While Strathmore residents are enjoying the very little snow on the ground, area farmers are furrowing their brows a bit.  

“It's concerning because we are very dry, we don't have any subsurface moisture to speak of, but at the same time it can still snow lots.” explained area farmer Herman Praeker. “It can still rain lots before seeding or rain after seeding, so you know it's definitely a concern because we do depend on that subsurface moisture in dry years.” 

It still is too early to tell what the season is going to behold, but many area farmers have not yet forgotten the trials and tribulations of last year’s drought.  

“We've seen this before so it's nothing new. It is beautiful out but we can also see some cold snaps here, we might as well enjoy the chinook while we can.”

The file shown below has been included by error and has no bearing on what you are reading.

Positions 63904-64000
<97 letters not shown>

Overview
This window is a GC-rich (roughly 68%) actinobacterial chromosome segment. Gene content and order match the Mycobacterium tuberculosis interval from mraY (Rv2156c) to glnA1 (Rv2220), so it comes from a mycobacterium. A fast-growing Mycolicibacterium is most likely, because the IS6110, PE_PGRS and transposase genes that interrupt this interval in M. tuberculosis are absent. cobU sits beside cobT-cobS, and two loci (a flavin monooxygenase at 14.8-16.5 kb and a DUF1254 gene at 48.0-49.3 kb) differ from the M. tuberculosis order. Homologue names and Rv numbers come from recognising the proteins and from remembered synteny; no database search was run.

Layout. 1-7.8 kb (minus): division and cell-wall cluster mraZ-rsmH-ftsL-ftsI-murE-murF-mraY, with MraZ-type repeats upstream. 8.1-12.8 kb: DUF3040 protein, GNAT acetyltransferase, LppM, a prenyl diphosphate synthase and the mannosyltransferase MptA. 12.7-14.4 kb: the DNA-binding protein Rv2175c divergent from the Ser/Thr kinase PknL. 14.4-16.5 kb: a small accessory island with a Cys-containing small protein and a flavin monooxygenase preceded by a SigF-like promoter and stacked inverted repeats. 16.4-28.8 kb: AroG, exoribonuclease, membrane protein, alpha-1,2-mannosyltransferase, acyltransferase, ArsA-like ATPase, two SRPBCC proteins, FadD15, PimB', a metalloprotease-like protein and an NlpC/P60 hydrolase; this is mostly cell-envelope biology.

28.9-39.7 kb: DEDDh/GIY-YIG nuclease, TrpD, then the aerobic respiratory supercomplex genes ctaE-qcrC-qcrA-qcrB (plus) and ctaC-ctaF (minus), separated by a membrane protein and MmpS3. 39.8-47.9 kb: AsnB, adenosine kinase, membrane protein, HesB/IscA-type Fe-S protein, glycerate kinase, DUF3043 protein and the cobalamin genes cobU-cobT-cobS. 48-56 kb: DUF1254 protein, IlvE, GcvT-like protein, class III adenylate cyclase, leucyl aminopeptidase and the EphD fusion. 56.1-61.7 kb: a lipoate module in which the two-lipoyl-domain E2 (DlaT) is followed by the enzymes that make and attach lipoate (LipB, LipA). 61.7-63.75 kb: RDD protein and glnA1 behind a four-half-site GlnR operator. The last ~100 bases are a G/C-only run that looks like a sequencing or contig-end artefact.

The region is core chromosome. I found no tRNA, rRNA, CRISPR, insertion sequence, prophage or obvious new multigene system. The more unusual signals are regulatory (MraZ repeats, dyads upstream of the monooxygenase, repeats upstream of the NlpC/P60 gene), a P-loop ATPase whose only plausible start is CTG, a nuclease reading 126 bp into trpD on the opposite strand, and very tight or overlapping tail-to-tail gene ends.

Praeker explained that out of the many different types of crops he grows, rain is the most important ingredient to a great harvest.  

“We live in a semi-dry area so we're always looking for rain it seems. We very seldom get too wet in this area. Our soils are such that we store the moisture down in the clay and the crops do well with some rain.” 

Year after year, farmers are at the mercy of Mother Nature and Praeker said it is a profession unlike anything else!  

“Farmers have faith in the weather and we’ll go out and see the crop in dry soils, not know if it is even going to rain, but we still have to take that chance, it’s hard, but it is our livelihood.”